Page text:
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The Column: Bitcoins may be the future, but not yet for me

Bitcoins?

For those still wary of feeding a perfectly good paycheck into an ATM or stymied at the cash register when a clerk scolds “chip,” not “swipe,” the prospect of an entirely new currency may suggest it is time, at last, for one of those “mind-enhancing” supplements advertised on the internet.

The old-fashioned idea of money — reach into wallet or purse, pull out dollar bill, buy pack of Juicy Fruit gum, collect change, bid storekeeper “good day” — may be just another doomed notion sacrificed to evolutionary progress.

Hark, what new day awaits?

Recently, I heard a public radio discussion of Bitcoins and the broader world of “cryptocurrencies” — there are several — and thought to myself, “This is why they invented sports talk.”

Rather than ponder the mysteries of block chains, nodes, hashrates, multisigs and other daunting cryptocurrency principles, wouldn’t it be better just to consider the happy news of slugger Jay Bruce returning to the Mets for a reported $39 million over three years — not paid, I bet, in “altcoins” — and the prospects of a playoff berth come October?

But there I go — scurrying for the 20th century. Just when I have adjusted to Band-Aids in cardboard boxes — were metal containers and hinged tops really so long ago? — and sneakers with light-up LED soles, it appears more is being demanded.

There will be no attempt here to further explain the Bitcoin system except to say it pertains to a digital means of exchange that operates without a central bank and has value that can fluctuate, as a big sell-off recently demonstrated.

Offering even another word on the subject asks for trouble. I’m out.

Worth noting, however, is that some people who appear to understand cryptocurrency are wary — South Korea evidently is considering a ban — and others convinced that the future of money (and maybe everything else) is about to be revolutionized.

“ . . . Bitcoin has cyberpunk sex appeal,” wrote William J. Luther, a Kenyon College assistant economics professor, on the Learn Liberty website. “It foreshadows a radical change in the social and economic order and is shrouded with a mystique and aura that can be difficult to penetrate.”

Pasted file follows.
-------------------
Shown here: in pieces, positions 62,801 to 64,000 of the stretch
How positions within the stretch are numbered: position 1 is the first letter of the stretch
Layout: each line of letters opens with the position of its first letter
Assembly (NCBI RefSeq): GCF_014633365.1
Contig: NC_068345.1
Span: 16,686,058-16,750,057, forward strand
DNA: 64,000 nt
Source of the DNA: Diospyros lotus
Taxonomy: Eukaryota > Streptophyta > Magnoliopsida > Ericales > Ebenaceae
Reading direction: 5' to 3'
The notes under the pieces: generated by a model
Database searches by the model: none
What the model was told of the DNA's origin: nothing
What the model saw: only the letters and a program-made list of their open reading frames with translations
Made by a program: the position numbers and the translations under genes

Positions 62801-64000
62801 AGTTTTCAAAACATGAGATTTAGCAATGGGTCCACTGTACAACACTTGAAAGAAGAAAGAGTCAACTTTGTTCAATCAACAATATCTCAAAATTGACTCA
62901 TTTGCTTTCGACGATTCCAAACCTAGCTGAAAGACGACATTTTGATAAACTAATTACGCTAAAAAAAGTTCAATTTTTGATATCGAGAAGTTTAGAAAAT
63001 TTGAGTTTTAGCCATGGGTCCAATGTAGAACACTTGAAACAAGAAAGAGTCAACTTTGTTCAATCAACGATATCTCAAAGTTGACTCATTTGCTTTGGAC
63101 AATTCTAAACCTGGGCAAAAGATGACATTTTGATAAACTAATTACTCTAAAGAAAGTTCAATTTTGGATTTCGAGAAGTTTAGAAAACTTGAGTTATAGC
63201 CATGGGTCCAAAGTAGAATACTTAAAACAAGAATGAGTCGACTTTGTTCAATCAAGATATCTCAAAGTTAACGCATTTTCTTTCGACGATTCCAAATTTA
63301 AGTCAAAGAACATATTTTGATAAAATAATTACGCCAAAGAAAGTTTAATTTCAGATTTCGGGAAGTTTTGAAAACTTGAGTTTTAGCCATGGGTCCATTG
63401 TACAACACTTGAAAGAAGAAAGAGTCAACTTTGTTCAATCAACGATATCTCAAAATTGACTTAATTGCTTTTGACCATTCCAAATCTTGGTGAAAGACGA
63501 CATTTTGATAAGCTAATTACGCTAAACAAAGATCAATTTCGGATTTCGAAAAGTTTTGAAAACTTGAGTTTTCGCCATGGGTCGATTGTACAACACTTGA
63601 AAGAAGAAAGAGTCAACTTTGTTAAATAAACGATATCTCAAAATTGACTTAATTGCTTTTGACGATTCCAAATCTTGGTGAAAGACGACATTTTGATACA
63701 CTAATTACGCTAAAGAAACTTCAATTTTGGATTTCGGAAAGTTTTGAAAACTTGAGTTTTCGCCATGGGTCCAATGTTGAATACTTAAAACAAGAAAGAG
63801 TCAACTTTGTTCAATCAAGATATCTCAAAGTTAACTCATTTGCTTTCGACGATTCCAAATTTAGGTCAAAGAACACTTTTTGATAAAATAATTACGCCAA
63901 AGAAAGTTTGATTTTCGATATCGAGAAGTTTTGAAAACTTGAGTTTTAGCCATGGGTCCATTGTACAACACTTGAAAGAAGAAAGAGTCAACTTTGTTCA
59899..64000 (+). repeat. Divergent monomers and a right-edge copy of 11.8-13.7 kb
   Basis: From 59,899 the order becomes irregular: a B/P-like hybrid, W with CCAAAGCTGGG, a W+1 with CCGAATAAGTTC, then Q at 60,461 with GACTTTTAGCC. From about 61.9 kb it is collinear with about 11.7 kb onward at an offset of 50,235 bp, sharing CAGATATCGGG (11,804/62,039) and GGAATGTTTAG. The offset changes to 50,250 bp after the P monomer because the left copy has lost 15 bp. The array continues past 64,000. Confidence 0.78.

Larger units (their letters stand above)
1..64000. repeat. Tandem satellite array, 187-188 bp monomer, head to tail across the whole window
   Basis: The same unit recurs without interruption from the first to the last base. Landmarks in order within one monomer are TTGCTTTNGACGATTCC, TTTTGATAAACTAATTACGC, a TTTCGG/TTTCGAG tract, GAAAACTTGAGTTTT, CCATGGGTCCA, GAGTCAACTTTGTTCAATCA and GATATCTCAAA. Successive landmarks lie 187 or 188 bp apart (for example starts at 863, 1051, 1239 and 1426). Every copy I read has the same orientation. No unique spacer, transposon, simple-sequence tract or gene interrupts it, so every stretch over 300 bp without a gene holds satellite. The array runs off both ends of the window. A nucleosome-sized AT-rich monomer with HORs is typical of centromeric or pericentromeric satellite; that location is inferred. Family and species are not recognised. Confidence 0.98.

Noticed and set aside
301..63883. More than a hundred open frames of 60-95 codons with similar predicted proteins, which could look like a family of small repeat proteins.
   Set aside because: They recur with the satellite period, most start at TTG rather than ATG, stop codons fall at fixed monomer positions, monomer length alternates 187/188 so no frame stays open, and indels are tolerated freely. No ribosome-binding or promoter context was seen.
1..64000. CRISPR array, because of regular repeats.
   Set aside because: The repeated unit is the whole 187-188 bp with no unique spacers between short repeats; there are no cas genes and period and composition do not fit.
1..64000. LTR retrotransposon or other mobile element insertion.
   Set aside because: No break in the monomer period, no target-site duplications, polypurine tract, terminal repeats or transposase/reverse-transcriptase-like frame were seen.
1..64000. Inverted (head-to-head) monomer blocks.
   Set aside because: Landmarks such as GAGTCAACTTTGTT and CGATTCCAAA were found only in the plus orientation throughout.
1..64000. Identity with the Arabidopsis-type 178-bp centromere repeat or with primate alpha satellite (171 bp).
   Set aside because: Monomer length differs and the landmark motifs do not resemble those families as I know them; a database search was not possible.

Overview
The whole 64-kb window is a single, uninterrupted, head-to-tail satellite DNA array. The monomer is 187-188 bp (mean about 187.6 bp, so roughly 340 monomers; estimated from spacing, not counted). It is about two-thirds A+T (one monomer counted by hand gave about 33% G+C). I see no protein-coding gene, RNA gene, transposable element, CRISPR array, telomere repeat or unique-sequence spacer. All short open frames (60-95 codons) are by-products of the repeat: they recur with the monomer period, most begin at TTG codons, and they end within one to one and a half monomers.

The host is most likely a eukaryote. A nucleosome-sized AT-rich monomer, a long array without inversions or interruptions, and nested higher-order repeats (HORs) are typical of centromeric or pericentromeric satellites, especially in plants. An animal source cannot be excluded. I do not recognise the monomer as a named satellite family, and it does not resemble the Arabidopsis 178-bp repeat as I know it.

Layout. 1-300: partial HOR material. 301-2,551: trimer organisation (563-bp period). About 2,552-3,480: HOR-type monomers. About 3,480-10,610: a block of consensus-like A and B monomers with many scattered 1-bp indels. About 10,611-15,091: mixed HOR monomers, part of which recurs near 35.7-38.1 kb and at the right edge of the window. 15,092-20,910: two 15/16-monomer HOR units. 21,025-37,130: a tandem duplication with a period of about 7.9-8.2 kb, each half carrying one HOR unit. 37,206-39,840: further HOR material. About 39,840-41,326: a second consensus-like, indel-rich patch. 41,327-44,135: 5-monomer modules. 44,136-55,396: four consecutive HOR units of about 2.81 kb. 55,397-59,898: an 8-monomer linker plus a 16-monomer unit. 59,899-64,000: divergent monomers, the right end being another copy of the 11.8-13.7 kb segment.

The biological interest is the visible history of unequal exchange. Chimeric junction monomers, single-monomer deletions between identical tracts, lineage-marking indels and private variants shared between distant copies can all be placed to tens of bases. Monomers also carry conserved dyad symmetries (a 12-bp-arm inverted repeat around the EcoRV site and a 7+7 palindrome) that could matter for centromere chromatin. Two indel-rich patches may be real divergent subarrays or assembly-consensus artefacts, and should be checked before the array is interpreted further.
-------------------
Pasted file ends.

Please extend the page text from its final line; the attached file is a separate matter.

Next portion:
Impenetrable, radical, mystique-shrouded, cyberpunk-sexy changes in the social order?

Oh, my, as Mom said years ago when we sat her in front of the TV and showed my father’s old family movies transferred from 16 mm film to videotape. Mom thought we had become stars in our own show — the new “Leave It to Beaver”!

“Look, there’s you in a bathing suit,” Mom said. “And, uh-oh, me, too.”

We explained how the miracle was wrought — technology can do incredible things, we said — and Mom smiled and nodded, happy to be around at a time when you could watch black-and-white scenes from a long-ago Poconos vacation on a television set in the basement.

That was circa 1985.

Born a few years before Henry Ford mass-produced the Model T, Mom lived long enough to fly on jetliners. She had a wireless landline phone — “look, no cord!” she marveled, walking around her little apartment — and watched U.S. astronauts step onto the moon.

All of it, she welcomed. Oh, my.

Now I’m closing in on Mom’s age “demographic” — amazing, or not.

The Bitcoin phenomenon — to the extent I understand it — is just another reminder of changes that could never have been anticipated and the daily drama of being alive.

Accordingly, it makes sense to review the irresistible force paradox — you know, unstoppable force meets immovable object?

You don’t want to be the one sitting on the tracks when the train comes rumbling through, I get it. The future is arriving, full speed. It’s not so much that you have to step aside, as get aboard, right? Artificial intelligence, driverless cars, quantum computing. Wow.

Cryptocurrency? Who knows whether it’s here to stay?

For now, I’m sticking with the standard dough-re-mi.

My attachment goes all the way back to my first job at Mr. Kolk’s pharmacy in Brooklyn.

Saturday nights, I delivered prescriptions, dusted the shelves and, if Mr. Kolk got hungry, hustled out to get him a sandwich.

Pay was $1 an hour, the going rate, and hot stuff for a 15-year-old.

At the end of the evening, Mr. Kolk would say, “OK, we’re done,” and go to his upright cash register. A bell went “ba-ding,” the drawer flew open and he handed me three bucks for three hours’ work. I can see the money in my hand, still, and feel it, folded, in my pocket.

Progress is great, sure. So are dollar bills.

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